Pope: let's not get used to living as if war was far away
The pontiff issued a new appeal during today’s general audience. Continuing the series of catechesis on old age, he said that “Even in old age one can, or rather one must serve the community.” He also noted that “we must listen to the body and accept its limits. We all have them.” The Solemnity of Corpus Christi calls upon us “to go out and bring the Lord into everyday life”.
Vatican City (AsiaNews) – Pope Francis made another appeal during this morning’s general audience in St Peter's Square in Rome not to let one’s heart grow insensitive towards the suffering of the Ukrainian people and the brutality of war.
“Please, let us not forget the battered people of Ukraine at war. Let us not get used to living as if war was a distant thing,” the pope said. “May our remembrance, affection, prayer, and help always be close to this people who are suffering so much and enduring true martyrdom.”
As he continued his series of catechesis on old age, Francis centred today’s lecture on the theme “The joyful service of faith that is learned in gratitude”.
The “throwaway culture seems to cancel out the elderly,” Francis bemoans. “Yes, it does not kill them, but socially it eliminates them, as if they were a burden to carry: it is better to conceal them.
“This is a betrayal of our own humanity, this is the worst thing, this is choosing life according to utility, according to young and not with life as it is, with the wisdom of the elderly, with the limits of the elderly.”
For the pontiff, the elderly have so much to teach; for this reason, the interaction of children and youth with grandparents is fundamental for society, the Church, and the “health of life” itself. “Where there is no dialogue between the young and the old, something is lacking and a generation grows up without past, that is, without roots.”
Turning to the story of the healing of Simon's mother-in-law (when he was not yet called Peter), the pope noted that, as an old person, one no longer commands one's own body. Hence, “we must listen to the body and accept its limits. We all have them. I too have to use a walking stick now.”
The Gospel scene of the healing of Simon's mother-in-law already offers a first teaching. “Jesus does not visit that sick old woman by himself: he goes there together with the disciples.” Thus, “It is precisely the Christian community that must take care of the elderly: relatives and friends”.
This is why it is important to visit the elderly, especially today that their numbers have grown considerably, also due to the demographic winter.
"Life is always precious," the pope said. “A society truly welcomes life when it recognizes that it is also precious in old age, in disability, in serious illness and even when it is fading,” he added quoting from his Message to the Pontifical Academy for Life (19 February 2014).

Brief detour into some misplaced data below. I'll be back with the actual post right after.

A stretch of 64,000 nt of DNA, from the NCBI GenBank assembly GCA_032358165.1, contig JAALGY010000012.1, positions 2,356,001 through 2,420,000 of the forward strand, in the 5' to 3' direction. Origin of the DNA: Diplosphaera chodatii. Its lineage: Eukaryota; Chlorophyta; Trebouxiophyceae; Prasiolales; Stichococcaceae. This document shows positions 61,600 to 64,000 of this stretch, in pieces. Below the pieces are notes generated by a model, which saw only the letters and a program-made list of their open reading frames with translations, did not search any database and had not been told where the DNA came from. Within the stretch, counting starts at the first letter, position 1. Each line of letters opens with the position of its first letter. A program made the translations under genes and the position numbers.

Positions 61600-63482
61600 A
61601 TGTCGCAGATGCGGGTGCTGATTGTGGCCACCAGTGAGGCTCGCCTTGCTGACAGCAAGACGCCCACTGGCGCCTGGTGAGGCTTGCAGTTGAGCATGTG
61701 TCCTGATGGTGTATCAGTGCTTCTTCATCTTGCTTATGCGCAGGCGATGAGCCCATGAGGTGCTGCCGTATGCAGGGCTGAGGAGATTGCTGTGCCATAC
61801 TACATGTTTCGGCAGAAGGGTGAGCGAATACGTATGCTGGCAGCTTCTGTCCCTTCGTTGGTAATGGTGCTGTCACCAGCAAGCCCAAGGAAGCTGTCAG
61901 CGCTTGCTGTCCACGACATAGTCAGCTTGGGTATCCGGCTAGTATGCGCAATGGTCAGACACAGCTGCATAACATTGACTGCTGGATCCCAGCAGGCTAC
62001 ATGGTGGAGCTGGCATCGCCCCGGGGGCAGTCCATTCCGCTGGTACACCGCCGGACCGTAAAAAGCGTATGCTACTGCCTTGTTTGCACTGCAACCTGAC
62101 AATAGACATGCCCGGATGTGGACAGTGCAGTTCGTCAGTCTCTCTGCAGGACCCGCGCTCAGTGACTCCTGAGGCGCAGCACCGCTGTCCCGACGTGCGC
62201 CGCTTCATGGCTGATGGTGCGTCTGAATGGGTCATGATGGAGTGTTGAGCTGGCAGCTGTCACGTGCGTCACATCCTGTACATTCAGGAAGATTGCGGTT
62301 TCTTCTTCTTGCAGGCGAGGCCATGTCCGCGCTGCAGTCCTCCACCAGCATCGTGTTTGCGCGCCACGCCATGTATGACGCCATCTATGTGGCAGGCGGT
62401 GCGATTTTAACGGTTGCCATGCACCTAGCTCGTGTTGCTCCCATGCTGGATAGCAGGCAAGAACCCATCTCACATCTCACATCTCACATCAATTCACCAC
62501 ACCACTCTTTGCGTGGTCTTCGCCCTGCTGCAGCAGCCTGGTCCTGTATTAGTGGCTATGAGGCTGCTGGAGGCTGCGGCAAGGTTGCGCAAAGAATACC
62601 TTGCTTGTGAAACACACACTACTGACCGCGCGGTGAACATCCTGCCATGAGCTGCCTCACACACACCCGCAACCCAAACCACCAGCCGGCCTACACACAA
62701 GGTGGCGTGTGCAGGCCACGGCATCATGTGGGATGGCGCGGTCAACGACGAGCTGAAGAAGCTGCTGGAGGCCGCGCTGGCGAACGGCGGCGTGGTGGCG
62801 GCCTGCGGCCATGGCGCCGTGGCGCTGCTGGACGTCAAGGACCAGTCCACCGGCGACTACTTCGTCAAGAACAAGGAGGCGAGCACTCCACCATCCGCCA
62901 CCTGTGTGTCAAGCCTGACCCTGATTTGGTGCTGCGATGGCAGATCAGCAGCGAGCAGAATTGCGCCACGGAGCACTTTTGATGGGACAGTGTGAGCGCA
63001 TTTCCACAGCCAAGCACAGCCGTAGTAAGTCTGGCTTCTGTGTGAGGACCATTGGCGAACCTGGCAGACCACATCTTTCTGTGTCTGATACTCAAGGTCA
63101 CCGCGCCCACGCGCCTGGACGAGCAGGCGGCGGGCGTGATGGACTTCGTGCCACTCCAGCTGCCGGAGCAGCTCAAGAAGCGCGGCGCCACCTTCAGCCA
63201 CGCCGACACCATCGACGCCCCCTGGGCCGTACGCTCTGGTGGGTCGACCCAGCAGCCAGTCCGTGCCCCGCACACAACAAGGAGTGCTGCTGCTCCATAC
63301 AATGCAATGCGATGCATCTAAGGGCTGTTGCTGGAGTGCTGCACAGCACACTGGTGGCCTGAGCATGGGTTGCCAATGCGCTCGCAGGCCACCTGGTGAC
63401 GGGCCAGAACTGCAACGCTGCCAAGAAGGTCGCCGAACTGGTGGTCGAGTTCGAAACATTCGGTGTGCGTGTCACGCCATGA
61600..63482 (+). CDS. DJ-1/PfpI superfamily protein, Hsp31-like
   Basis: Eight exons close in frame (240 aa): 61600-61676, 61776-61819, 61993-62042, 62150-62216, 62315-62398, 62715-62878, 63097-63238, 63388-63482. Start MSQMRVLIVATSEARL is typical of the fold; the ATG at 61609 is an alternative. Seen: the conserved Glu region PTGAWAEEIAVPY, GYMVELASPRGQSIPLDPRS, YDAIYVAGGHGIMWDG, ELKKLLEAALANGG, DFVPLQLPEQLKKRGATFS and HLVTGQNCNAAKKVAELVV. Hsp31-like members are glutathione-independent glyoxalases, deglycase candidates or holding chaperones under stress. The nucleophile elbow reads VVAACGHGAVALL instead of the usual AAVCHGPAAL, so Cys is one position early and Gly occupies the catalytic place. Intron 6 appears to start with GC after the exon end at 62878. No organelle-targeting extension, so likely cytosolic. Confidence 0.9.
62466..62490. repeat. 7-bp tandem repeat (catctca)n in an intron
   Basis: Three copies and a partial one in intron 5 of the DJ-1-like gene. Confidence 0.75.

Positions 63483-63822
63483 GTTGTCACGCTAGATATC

When he saw the sick old woman, Jesus took her by the hand and healed her by putting her back on her feet; it is precisely this act of love that gives the first lesson to the disciples. Hence, “salvation is announced or, better, communicated through attention to that sick person; and the woman’s faith shines in gratitude for the tenderness of God who stooped to her.”
The second lesson was given by the old woman herself when she got up and started to serve the disciples. “Even in old age one can, or rather one must serve the community,” the pontiff said, explaining that the Lord does not discard the elderly; on the contrary, he gives them back their strength to serve.
“The elderly who retain the disposition for healing, consolation, intercession for their brothers and sisters – be they disciples, centurions, people disturbed by evil spirits, those who are rejected – are perhaps the highest testimony to the purity of this gratitude that accompanies faith.”
This is the “gratitude of elderly people for the gifts received from God during their life, as Peter’s mother-in-law teaches us,” restoring “to the community the joy of living together.”
The spirit of intercession and service, which Jesus prescribed to all his disciples, however, “is not simply a matter for women”, nor is it “in any way written according to the grammar of the man who is master and the woman who serves.” And yet, “this does not detract from the fact that women, in the gratitude and tenderness of faith, can teach men things they find more difficult to understand.”
On the day before the Solemnity of Corpus Christi, which is celebrated next Sunday in Italy, the pope told German-speaking pilgrims that this solemnity “invites us to go out and bring the Lord into everyday life, taking him where life unfolds with all its joys and sufferings.”
Finally, "May the Eucharist, the mystery of love, be for all of you a source of grace and light that illuminates the paths of life, be your support amid difficulties and sublime comfort in everyday suffering.”
Photo: Vatican Media